Background: Brow bone reduction is most commonly known today because of transgender facial feminization surgery. While that patient population makes up the majority of brow bone reduction surgery today, it is a procedure that has also been used in cis-males as well. For the male with over developed brow bones due to excessive frontal sinus pneumatization the bone flap setback technique remains the most effective reduction procedure. The thin bone cover of the frontal sinus wall permits a limited amount of brow bone reduction by burring reduction only.
For the male who has large over developed frontal sinuses (often referred to as Neanderthal brows), their projection can create an angry undesired facial appearance. It may also cause the forehead to look like it is recessive or has a backward slope to it. (which in some cases the forehead does actually slope backward which magnifies how far the brow bones stick out) While incisional access to do brow bone reduction is always a pertinent aesthetic concern, that issue is magnified in the male who shaves his head, has a short hairstyle or is bald.
The typical scalp incisions for brow bone reduction, at or behind the frontal hairline, is not going to be a good aesthetic choice for most men who have no natural hair coverage. The remaining incisional options are either at a horizontal forehead wrinkle line or directly through the eyebrows. Each incisional approach has its advantages and disadvantages but I would choose the mid-forehead as it has the greatest ability to undergo successful scar revision if needed because it is a natural wrinkle line. Scars at the superior eyebrow margin are not natural and any indentation is easily perceived.
Case Study: This male had prominent brow bones and a forehead that appeared to be reclined but really only appeared that way because of the brow bone prominence. (pseudo forehead retroclination) His brow bone concerns were not only central (the frontal sinus area) but the tails of the brow bone as well.
Under general anesthesia a central mid-forehead wrinkle line was chosen for access for the brow bone reduction procedure with a limited incisional length. (this spares many of the ascending fibers of the supraorbital/supratrochlear nerves) This provides direct visual access to the frontal sinus brow mounds.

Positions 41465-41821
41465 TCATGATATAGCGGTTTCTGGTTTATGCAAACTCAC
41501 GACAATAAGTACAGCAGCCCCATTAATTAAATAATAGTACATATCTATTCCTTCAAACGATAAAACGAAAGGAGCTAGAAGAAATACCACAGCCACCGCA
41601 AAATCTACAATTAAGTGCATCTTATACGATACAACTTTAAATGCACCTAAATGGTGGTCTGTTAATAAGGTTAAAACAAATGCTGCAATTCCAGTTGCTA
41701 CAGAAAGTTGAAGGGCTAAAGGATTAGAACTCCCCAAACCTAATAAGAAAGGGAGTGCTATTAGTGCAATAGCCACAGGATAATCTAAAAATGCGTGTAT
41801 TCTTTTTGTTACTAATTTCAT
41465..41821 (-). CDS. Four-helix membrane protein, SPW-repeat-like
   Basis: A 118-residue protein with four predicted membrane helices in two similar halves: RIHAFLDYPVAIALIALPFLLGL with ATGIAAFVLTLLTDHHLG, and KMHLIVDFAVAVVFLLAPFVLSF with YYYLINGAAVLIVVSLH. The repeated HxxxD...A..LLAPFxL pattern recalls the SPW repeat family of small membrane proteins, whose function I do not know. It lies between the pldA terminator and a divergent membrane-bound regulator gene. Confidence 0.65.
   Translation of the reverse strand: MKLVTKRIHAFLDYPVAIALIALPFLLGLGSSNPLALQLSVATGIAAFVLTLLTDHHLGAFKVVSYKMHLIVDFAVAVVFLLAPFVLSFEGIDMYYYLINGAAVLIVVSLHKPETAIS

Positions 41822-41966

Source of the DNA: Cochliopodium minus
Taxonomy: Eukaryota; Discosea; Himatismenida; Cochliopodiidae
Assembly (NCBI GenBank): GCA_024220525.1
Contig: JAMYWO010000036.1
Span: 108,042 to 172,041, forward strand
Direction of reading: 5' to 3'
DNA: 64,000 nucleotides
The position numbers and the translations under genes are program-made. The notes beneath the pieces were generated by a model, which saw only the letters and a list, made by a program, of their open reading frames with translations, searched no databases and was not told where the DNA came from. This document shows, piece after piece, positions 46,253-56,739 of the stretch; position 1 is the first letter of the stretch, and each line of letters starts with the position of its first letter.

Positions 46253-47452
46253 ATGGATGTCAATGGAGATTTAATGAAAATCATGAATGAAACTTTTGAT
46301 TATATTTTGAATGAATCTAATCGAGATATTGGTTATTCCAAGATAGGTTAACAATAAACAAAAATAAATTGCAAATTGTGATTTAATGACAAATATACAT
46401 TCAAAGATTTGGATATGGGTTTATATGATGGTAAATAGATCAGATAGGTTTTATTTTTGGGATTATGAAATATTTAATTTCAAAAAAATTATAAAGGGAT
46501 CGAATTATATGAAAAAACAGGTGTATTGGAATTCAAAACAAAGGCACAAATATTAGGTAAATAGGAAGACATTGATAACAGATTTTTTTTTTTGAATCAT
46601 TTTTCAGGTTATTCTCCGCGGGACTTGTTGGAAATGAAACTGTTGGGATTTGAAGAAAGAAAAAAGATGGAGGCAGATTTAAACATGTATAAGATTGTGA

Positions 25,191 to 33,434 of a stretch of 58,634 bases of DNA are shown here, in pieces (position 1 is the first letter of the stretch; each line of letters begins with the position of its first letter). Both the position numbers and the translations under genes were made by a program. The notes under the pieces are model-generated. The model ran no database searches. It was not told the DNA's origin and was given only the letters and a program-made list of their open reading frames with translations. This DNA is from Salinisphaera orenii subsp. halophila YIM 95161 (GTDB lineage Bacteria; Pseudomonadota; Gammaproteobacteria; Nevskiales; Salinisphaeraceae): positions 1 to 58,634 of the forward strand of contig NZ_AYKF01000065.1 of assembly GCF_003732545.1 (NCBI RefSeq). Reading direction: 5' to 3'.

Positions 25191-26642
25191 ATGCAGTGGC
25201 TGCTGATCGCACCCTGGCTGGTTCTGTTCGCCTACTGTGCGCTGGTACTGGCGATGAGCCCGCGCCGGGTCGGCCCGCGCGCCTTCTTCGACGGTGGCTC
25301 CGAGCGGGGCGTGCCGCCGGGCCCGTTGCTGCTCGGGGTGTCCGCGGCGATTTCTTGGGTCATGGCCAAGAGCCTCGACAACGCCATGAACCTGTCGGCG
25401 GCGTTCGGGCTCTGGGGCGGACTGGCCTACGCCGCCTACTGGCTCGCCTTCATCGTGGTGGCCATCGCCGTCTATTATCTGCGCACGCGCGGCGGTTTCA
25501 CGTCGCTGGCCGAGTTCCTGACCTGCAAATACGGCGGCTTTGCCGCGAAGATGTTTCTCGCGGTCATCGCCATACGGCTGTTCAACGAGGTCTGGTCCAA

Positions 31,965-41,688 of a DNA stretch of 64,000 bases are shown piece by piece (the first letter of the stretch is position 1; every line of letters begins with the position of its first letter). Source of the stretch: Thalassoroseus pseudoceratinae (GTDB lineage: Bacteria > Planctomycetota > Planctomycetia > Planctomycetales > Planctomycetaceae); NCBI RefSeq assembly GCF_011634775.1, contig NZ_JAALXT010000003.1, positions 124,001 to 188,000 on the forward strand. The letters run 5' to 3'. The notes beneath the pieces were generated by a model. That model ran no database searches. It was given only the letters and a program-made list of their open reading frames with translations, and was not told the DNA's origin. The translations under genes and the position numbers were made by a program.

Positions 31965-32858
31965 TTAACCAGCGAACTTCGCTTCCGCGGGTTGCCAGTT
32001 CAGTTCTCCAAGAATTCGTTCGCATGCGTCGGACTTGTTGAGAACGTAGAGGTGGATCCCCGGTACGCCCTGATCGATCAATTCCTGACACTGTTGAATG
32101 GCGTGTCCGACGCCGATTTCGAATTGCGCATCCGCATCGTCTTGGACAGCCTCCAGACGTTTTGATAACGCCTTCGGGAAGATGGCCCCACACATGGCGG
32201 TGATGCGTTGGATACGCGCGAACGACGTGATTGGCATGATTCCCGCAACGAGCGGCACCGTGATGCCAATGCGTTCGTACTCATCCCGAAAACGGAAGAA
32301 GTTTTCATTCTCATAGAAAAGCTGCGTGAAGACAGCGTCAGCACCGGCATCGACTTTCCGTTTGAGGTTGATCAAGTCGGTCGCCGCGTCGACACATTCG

Using a reciprocating saw and osteotomes a one piece brow bone flap was removed, exposing the deep underlying frontal sinuses. All of the surrounding bone edges of the exposed frontal sinus were reduced by high speed burring, particularly the inferior edges along the frontonasal junction and the superior orbital rims.
The removed bone flap was reduced on both sides by burring into a more flat bone flap. It was placed back over the open frontal sinus and secured with a single midline 1.5mm plate and screws. A collagen sponge was then applied over the entire bone flap an its edges to the surrounding bone.
Then through the upper blepharoplasty incisions, the more square and broad tail of the brow bones was reduced using small sharp osteotomies…chiseling away the bone in shaved layers until a rounder shape was obtained.
His immediate results showed the results of the brow bone reduction with a less prominent brow bone appearance.
Male brow bone reduction differs from transgender/female brow bone reduction in two ways, incisional access and the magnitude or flavor of the brow bone reduction. In the shaved head male alternatives to a superior scalp approach must be used. Male brow bone reduction is about softening the brow bone projection but not completely eliminating it.
1) The major challenge in male brow bone reduction is an acceptable location for the incisions needed to do the procedure.
2)The mid-forehead wrinkle location works best for some men and provides good access to perform the bone flap setback technique.
3) When tail of the brow bone reduction is needed an upper eyelid incision can be used which is particularly convenient if upper blepharoplasties are also planned to be done.
Dr. Barry Eppley